COVID-19 is impacting a wide range of sectors and businesses at different levels. The marine industry is one of many, as 90% of the non-bulk world trade cargo is carried in containers. So what does that impact look like for individual companies and what will they need to consider as the pandemic continues?
The first layer is one of reputational damage for marine companies involved, as some of their ships are stranded in waters or at ports with no guaranteed access to their destinations. This is in part due to protective measures set by various countries.
In an interesting example, different brands within the cruise industry have adopted different measures. Some forged ahead as the coronavirus began to spread, while others more quickly chose to suspend activities. These choices may have been made because early suspension was viewed as a preferable alternative to ships being placed in quarantine. Now, all cruise lines have suspended their activities, but the time period for this seems to vary for each cruise line and depend on specific regions and ships. AIDA, for example, is expected to start cruising again in July, while Royal Caribbean, Celebrity and Carnival are set for August. Certainly reputation weighs in the choice to balance risk and returning to business.
Over the last few weeks, we have seen some cruise ships enter the port of Rotterdam. While they don't have the typical amount of passengers, they do hold hundreds of crewmembers from various cruise lines who were still making their way home – awaiting the new beginning for the cruise industry. News headlines share the stories of crew members quarantined on board ships or struggling to repatriate – many of which have been critical of the process and their employers.
It is important to highlight that the consequences of the COVID-19 pandemic will differ significantly from that of major economic crises. Cruises are being cancelled, but there is the possibility they can be rebooked in a few weeks or months' time. Once the pandemic ceases, it is likely the cruise lines return to normal, or in this case, a new normal.
Several large ports in Asia have also experienced delays as a result of the lack of laborers and transport crews. If cargos aren't delivered on time, there will be damages caused by delays. Modern container ships can carry up to 20,000 individual transport units. The extent of the damage from abandoned cargo or delayed shipment would depend on the type of goods in each unit. For instance, delays in paper shipment likely will not cause any severe issues; the worst, and only impact, is delay. However, delays in products that need to be carried in refrigerated conditions in order to maintain their temperature, i.e. perishable cargo, will.
Moving forward, we can expect damages, whether they are due to delays, labor shortages, vessel availability and/or temperature issues. As a result, companies may need to find alternative ways to bring their cargo to their destination.
Contrary to common container casualty cases where the risks are certain, e.g. fire or storm, the case involving a global pandemic of this scale is relatively unprecedented. If a large vessel carrying thousands of containers catches fire or collides, policyholders and insurers know the extent of their exposure and can take immediate action.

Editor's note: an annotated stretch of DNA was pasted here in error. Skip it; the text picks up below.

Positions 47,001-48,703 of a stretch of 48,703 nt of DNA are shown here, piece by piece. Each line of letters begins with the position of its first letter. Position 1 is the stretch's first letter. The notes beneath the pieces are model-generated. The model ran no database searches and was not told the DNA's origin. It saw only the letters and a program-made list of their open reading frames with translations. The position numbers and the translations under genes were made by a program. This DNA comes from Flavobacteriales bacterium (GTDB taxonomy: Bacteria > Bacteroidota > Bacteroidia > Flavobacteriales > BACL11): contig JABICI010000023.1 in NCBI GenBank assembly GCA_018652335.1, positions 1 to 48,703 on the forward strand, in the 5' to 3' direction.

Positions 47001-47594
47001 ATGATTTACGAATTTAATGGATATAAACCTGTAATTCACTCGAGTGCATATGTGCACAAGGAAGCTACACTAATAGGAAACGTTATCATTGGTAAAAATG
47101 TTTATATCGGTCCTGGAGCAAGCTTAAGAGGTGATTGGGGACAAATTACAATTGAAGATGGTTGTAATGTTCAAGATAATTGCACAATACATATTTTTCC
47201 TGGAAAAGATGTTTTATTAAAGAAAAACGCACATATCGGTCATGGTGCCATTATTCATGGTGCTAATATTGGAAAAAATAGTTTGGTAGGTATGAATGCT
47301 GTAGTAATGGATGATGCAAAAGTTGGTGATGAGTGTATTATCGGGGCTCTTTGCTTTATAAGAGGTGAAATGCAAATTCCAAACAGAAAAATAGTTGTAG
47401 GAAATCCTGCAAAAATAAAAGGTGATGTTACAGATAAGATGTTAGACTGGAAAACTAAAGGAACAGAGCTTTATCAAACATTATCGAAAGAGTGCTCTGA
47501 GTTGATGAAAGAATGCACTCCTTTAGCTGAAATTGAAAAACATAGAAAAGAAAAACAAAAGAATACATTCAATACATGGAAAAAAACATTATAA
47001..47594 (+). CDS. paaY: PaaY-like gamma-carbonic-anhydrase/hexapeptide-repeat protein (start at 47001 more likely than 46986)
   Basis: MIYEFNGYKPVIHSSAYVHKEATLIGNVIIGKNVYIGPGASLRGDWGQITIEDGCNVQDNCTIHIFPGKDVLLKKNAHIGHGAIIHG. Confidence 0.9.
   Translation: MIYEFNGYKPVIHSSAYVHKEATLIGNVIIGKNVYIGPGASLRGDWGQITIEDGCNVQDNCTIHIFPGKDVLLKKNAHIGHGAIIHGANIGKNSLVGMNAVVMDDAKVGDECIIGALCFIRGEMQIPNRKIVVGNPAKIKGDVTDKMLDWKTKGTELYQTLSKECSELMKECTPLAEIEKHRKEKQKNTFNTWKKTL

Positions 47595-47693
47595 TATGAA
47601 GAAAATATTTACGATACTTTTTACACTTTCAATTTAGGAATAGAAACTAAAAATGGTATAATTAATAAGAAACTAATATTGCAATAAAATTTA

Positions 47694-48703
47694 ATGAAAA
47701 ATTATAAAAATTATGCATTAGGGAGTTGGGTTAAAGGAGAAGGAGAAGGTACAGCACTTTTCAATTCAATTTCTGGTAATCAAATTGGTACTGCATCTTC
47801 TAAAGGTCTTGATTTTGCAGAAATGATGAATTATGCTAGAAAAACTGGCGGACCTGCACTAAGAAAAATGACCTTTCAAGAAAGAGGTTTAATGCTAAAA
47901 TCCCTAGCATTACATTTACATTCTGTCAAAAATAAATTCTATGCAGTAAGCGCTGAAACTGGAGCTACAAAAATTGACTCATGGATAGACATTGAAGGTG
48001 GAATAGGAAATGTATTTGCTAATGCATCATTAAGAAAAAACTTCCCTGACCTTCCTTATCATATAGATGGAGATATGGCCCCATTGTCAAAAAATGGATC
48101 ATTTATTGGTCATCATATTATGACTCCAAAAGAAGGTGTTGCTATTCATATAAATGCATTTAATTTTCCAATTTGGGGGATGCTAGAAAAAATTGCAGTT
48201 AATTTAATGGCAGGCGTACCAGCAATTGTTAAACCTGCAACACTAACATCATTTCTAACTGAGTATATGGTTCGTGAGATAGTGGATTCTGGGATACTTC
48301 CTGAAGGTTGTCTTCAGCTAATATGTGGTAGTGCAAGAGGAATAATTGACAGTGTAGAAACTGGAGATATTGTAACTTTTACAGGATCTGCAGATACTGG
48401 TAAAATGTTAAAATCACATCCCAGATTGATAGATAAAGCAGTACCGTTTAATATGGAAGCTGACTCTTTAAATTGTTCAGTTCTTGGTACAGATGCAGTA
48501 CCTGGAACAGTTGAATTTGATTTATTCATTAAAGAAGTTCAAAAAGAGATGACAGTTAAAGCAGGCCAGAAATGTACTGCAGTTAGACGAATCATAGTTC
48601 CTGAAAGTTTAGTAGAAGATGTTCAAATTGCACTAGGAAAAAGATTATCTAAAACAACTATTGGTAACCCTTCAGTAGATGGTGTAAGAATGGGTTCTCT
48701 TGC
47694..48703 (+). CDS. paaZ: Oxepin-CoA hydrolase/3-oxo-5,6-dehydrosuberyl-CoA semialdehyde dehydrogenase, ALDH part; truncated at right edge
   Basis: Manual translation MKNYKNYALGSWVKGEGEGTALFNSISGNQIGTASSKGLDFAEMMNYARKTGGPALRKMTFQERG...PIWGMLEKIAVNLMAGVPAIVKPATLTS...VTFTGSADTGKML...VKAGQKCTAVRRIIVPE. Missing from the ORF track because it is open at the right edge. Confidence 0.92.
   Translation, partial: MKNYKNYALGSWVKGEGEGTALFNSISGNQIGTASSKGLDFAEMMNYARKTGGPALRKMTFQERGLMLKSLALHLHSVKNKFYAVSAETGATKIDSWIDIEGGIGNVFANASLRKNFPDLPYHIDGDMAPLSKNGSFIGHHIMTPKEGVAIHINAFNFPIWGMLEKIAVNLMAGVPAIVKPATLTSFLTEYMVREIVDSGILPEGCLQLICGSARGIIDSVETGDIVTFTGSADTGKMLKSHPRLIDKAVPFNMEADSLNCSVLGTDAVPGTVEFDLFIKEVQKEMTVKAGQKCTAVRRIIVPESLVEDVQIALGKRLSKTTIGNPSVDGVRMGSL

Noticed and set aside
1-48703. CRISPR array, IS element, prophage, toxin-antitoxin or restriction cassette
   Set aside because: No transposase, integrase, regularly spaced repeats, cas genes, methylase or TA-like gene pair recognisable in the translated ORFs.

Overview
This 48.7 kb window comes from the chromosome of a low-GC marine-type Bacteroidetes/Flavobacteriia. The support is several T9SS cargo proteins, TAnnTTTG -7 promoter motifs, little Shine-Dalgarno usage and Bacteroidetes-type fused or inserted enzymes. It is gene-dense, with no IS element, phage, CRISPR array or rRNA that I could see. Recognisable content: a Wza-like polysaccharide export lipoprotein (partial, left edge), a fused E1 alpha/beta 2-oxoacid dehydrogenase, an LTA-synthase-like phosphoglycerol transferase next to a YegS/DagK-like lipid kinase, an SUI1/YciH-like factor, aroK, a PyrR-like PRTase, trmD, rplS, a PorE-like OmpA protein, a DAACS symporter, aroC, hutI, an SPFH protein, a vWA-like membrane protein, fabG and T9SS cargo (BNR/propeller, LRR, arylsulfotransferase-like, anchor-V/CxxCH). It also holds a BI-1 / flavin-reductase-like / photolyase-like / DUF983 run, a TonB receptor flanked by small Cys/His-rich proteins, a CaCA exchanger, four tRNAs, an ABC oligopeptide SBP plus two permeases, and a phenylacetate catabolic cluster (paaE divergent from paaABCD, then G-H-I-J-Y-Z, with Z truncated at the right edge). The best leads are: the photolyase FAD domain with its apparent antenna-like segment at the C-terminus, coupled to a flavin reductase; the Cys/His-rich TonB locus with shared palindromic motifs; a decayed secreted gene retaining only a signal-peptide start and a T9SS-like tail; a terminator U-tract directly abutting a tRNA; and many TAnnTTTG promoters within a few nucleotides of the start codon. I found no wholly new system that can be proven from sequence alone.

For example, 700 containers were destroyed in January 2019 when a fire occurred on the Yantian Express. Because the number of containers destroyed was a known entity, impacted parties were able to order replacement stock and, depending on their policy, re-ship or fly the new containers. The delivery of the undamaged containers from that initial shipment was also delayed by a couple of months. While inconvenient, these incidents are somewhat easy to deal with.
The biggest issue with COVID-19 is the uncertainty surrounding the extent of the damage and loss. Furthermore, we're also seeing increased rates of abandonment of cargo on water across the globe. It is extremely difficult to assess whether insurers might use force majeure clauses in the coming weeks and months, as the circumstances are still new. I have spoken with many clients – some who believe their policy covers the pandemic, while others think it does not. They are all waiting to see what is going to happen.
The marine industry is also impacted by cancellations of certain events like music festivals, as these productions and the equipment can potentially be part of a marine cargo policy that covers transportation of goods. Some countries, including the Netherlands, have seen an increased number of claims on staging equipment that has been shipped for big concerts and events, or simply due to the local governments postponing events for the time being.
Policies were not written with this particular pandemic in mind. In “normal” circumstances, cancellations might occur due to weather, for example. However, this is completely new and uncharted territory. We expect to receive more claims in the following weeks as more events are cancelled or postponed to 2021. But again, it is extremely difficult to measure with any precision the extent to which COVID-19 will have an impact in this sector.
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